Super Troopers 2
This sequel isn't just more of the same from Broken Lizard—it's a lot more, and for no good reason.
Some great directors are born; others are made. If we can Judge by Robert Altman's “Countdown,” which plays Friday as part of the Altman festival at the Biograph, he belongs in the second category. It's a movie that's fitfully interesting, often boring, and gives no hint at all of such riches to come as “MASH,” “Nashville,” and “Three Women."
It's the story of a last-minute American attempt to beat the Russians to the moon, and stars such then-unknowns as James Caan, Robert Duvall and Ted Knight (prophetically playing a self-important public relations spokesman for the U.S. space program). The story, such as it is, revolves around the bitterness of Duvall, a trained military pilot, when Caan, a civilian geologist, is picked to man the mission.
But the film seems oddly unfocused, and the first hour is given over to barren stretches of flat, everyday dialog. There's no tension, no real conflict, no humor, no suspense. “Countdown” doesn't feel like a space adventure, but like an oddly low-keyed exercise in corporate infighting. Only the climactic scenes, with Caan surviving a risky space flight and then wandering through the moonscape, really engage our interest (there's a lovely scene involving American and Russian flags and a little toy mouse).
To be fair, “Countdown” isn't a film that Altman himself claims as altogether his own. Made at Warner Brothers in 1967, it was his first theatrical feature since two early quickies, “The Delinquents” (1955) and “The James Dean Story” (1957). He spent the decade in between directing for such TV series as Combat. And he doesn't seem to have had total control over this re¬turn to feature-length films.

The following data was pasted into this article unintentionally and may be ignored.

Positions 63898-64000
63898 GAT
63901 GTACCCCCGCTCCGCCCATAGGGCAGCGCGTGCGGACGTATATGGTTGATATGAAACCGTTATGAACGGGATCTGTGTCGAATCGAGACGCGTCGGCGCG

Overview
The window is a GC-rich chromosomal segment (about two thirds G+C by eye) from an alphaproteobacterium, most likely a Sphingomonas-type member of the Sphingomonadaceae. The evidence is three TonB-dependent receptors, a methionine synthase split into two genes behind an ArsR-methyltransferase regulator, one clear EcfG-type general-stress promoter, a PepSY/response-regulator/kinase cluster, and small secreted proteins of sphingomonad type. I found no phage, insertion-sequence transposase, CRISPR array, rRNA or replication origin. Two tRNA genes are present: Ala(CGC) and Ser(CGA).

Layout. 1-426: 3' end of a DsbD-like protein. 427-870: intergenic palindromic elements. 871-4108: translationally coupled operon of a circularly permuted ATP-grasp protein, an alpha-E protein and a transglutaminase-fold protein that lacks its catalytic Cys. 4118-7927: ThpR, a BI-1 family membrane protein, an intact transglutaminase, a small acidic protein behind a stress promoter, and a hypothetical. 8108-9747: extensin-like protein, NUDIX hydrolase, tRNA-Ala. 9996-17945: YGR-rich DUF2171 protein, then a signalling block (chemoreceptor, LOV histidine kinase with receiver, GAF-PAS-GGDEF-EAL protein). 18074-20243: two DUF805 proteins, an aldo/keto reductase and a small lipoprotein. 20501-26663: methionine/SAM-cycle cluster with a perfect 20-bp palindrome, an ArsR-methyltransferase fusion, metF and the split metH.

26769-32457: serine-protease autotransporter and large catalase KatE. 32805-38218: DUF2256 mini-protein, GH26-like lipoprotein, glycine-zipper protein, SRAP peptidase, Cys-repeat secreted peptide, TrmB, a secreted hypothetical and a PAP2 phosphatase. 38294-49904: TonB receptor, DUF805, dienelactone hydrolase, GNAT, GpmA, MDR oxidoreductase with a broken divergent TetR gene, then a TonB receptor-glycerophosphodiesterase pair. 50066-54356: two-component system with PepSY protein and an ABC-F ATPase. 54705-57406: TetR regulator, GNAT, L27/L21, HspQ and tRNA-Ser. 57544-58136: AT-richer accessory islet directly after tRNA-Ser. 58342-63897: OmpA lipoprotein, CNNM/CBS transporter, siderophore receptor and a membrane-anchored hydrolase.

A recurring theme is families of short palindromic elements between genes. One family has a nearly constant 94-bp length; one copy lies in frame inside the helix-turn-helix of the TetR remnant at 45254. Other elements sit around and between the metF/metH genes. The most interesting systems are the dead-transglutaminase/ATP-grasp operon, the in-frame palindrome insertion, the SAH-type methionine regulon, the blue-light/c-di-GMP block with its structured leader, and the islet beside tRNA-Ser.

His producer was William (Cannon) Conrad, who does not seem, in hindsight, to be the ideal person to produce for Altman. Perhaps it was Conrad, or somebody else at Warner Brothers, who dictated such un-Altman-like touches as the painfully obvious sound track music, or the unbelievably false scene at a party where everybody gathers round to listen to an amateur folk singer (if this scene was plugging a Schlitzfest, we'd understand).
There are also some large problems involving plot credibility. The U.S. plan to beat the Russians involves, first, landing a life-support capsule on the moon and then rocketing poor James Caan up there with a one-way ticket to crawl into the capsule and wait out the 10 months necessary before (he hopes) the Americans are able to send up another spaceship to bring him home. Evel Knievel was born to pilot this mission.
“Countdown” must not have represented an auspicious period in the career of the director who, in only a few years, would become one of our most inventive and original. The studio screening at Warner Brothers was reportedly a disaster (Jack Warner hated the film). The New York opening inspired discouraging reviews (“Simply stultifying… slack… cliché-ridden… listless… dreary” - Thompson, New York Times). The studio yanked the movie out of national distribution and mercilessly hacked it from 101 to 73 minutes for the British release.
Only one uncut 35mm copy of “Countdown” survives, the mint-fresh one from the Warner Brothers vault, which plays Friday at the Biograph. It was obtained through the intervention of Altman himself, and there is this to be said: Friday will likely be your only chance to ever see this movie in a theater, and the other half of the double bill is Altman's inspired tragicomedy “MASH”, made only two years later. After he made “Countdown,” by God, at least he didn't look back.
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